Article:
2004 Middle-East Travelogue
"I am Eating Absurd Amounts of Felafal" (experiences in Israel)
"In Tel Aviv..."
"Peaceful in the Middle-East" (experiences in Jordan)
"A Few Words About Egypt"
"Jerusalem and Palestine"
"One More for the Road" (experiences in Israel)
"I am Eating Absurd Amounts of Felafal"
This portion of my 2004 Middle-East Travelogue recaps the first two weeks of my trip, during which I was on a 'birthright israel' bus tour. Photos of this trip are here.
Hello from 'The Internet Shop' in Tel Aviv. Today is the first day that I've been able to sleep late, relax, and go anywhere I please. It feels great! Now if I could only find a cup of coffee that isn't instant...
I have seen a whole lot of Israel in the past ten days, from top to bottom. It really is such a beautiful country... with so many types of terrain and climate so close together (the sea, mountains, desert) so close to each other, it's kind of reminiscant of California. The tour basically showed us all of the big can't-miss tourist sites, and along the way crammed as much Zionism down our throats as possible. Traveling around on a bus with 25 Americans aged 18-25 (most of them closer to the former) got to be a little tiresome, but it wasn't as bad as I feared it would be. I'm very glad to finally be on my own though.
One of the highlights of last week was Mt Moriah in Jerusalem. The view is incredible: at the top sits the Dome of the Rock, one of the most holy sites for Muslims (where they believe Mohammed ascended to heaven to take his place with Allah). Right next to it is the Kotel, the remains of the Jewish temple that was destroyed about 2000 years ago. All that's left is the Western wall; many Jews come there to pray, and stick messages to God written on small pieces of paper in the cracks between the stones. Now as you may know, I'm no theist, but my mother suggested to me that my Aunt Vivian (who passed away a few months ago) would have loved to have her name with a message for peace to be put into the wall. So I wrote my note, approached the wall (avoiding the many orthodox Jews that are practically bouncing up and down in loud prayer), and found a crack to stuff it in (most of them were full). But that night, when I was emptying my pockets, I found the note. I was confused for a moment, and then realized that I stuck an ATM reciept in the Western Wall! Yikes! I think I'll be going back to Jerusalem next week to spend more time wandering around the old city, and so I'll swing by the wall again to leave a more appropriate message for God.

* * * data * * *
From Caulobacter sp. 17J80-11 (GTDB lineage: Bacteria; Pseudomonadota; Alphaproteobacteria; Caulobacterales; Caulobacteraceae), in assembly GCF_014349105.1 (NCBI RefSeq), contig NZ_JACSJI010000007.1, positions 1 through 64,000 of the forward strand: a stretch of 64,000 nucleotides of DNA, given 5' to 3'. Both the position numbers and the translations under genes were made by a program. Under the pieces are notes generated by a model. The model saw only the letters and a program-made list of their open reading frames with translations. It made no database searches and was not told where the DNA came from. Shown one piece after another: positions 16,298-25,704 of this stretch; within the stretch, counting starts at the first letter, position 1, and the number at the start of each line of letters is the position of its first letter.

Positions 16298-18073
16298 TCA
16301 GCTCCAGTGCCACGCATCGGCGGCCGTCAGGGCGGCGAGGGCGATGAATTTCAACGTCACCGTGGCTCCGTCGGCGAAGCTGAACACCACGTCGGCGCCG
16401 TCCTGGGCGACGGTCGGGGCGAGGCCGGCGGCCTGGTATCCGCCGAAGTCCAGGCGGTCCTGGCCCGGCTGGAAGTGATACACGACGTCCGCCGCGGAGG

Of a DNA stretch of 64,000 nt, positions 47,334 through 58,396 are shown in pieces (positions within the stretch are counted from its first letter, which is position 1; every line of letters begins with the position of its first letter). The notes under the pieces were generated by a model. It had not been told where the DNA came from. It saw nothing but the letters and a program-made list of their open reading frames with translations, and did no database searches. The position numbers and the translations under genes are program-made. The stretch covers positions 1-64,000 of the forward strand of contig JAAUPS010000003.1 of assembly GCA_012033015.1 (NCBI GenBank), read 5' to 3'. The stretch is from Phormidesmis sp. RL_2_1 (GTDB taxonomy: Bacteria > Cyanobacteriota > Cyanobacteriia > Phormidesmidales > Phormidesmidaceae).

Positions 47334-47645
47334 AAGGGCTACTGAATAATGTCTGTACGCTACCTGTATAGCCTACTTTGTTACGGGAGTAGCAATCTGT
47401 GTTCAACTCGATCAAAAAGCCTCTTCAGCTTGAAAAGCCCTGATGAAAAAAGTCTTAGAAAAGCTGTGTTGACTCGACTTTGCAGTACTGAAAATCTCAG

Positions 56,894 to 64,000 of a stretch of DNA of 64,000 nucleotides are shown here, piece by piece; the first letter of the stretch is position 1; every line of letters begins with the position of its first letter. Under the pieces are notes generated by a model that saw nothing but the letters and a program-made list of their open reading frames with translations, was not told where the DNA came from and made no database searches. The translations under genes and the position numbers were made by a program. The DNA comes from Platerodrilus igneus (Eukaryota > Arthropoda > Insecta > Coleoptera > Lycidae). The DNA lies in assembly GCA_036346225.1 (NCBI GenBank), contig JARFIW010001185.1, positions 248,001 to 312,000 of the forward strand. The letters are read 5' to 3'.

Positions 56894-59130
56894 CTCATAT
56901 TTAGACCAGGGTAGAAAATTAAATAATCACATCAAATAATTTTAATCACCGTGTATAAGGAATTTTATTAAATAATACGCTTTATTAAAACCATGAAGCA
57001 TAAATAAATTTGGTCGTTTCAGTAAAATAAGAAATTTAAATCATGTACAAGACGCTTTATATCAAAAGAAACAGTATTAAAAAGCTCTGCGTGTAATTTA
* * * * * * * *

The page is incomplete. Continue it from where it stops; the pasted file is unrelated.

So much of the last 10 days is a blur, as we only once spent consecutive nights in the same place and sometimes did 5 different activities in the same day! Other highlights... the Ba'Hai gardens in Haifa (those Ba'Hais are way cool... the most tolerant religion around!), hiking around in the Golan Heights, climbing through cave-basements and digging up pottery that date from the time of the story of Hannukah (100 BC!), stepping into the Dead Sea (my hands and feet have never been softer!), and hanging out on the beach in Eilat (the Jewish Cancun!). Hummus at every meal, ridiculously good olives. Yee-ha Israel. I'm even picking up a bit of Hebrew... the important things like 'Ani riev' (I'm hungry!) and 'Ani lo medaber Ivrit, atta medaber Anglit?' (I don't speak Hebrew, do you speak English?).